Ending this policy may seem insignificant given Democrats’ 35 person majority in the House, but preparing for the future is the entire point. At some point Democrats’ majority will shrink, making every remaining vote more important. Democrats never need members from very blue districts voting with Republicans, but particularly when their majorities are smaller, or when they’re in the minority and trying to be a unified opposition party. 

The DCCC incumbent policy also creates problems that are distinct from where incumbents fall on the ideological spectrum. Regardless of their ideological stances, politicians who are shielded from competition have little incentive to prioritize the needs of their constituents or even do their jobs. Swing district members, by contrast, are under constant scrutiny, and thus feel pressure to perform at a high level. 

Instead of blindly protecting incumbents, the DCCC should endorse candidates based not on incumbency status, but on a set of criteria devised to best serve particular districts and the party as a whole. 

That criteria should include the competitiveness of Republican challengers, and the Democratic candidates’ ability to address the needs of constituents, turn out new voters, and advance key party priorities.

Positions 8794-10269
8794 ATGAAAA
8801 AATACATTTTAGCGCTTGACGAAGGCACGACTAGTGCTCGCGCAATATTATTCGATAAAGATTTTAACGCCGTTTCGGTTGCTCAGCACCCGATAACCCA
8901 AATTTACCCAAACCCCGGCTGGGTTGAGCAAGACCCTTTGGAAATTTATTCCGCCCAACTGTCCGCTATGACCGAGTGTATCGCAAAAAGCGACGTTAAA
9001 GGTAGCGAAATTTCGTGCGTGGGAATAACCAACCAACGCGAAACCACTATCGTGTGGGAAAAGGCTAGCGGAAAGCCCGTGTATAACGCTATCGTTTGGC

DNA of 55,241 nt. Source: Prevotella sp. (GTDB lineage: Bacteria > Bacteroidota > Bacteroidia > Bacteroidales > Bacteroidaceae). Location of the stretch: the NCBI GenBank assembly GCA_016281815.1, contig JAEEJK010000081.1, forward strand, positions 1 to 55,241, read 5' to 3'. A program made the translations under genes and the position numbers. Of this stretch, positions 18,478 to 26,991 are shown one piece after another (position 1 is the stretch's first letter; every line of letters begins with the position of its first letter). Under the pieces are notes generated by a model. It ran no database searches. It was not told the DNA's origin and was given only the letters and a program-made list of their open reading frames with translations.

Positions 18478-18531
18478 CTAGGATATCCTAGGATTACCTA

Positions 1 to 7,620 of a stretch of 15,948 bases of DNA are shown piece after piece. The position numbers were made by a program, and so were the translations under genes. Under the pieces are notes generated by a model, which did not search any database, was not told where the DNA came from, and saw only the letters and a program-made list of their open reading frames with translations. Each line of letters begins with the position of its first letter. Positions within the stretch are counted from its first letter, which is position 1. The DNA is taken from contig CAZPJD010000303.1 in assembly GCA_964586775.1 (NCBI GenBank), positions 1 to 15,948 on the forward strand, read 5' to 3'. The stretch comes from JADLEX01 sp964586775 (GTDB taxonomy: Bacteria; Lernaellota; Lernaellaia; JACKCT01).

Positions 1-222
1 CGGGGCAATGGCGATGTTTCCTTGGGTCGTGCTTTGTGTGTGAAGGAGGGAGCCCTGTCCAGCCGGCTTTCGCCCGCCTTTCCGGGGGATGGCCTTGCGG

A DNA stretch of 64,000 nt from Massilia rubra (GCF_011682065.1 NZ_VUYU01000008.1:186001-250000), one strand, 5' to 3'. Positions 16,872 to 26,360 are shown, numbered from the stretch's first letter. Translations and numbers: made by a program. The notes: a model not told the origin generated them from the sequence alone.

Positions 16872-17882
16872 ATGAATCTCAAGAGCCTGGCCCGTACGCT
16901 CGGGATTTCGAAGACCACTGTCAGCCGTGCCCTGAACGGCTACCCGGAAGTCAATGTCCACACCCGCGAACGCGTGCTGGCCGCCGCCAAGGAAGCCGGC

By relying on this set of criteria Democrats can create accountability for party freeloaders who rest on their laurels, and abolish the current approach, which seeks to neutralize systems of accountability. It would also ensure that closeted Republicans are held accountable for advancing an agenda that undermines the work of their colleagues. A new endorsement process would strengthen the party by prioritizing candidates who can actually excite and grow the base, turning out voters who will vote for other Democrats on the ballot every two years.  

At first glance, this endorsement criteria may appear burdensome for more moderate Democrats, but it would actually strengthen the DCCC’s case for supporting them. Although the term “electability” is often bandied about to discriminate against women and people of color, when measured accurately it is an important consideration that should account for ideology and incumbency. But those things are less important in solidly blue districts, where we should be able to rely on Democrats to do what’s in the best interest of the larger party. 

There are a lot of lessons we could take from Tuesday’s election results, but one of the biggest is that the DCCC has enabled conservatives to occupy positions of power in our party just because they promise to identify as Democrats. This is not enough. 

It’s time to raise the bar and stop protecting incumbents for the sake of protecting incumbents. If they are not in government service to help their constituents or the party, they should be left to fend for themselves, not be rewarded for it.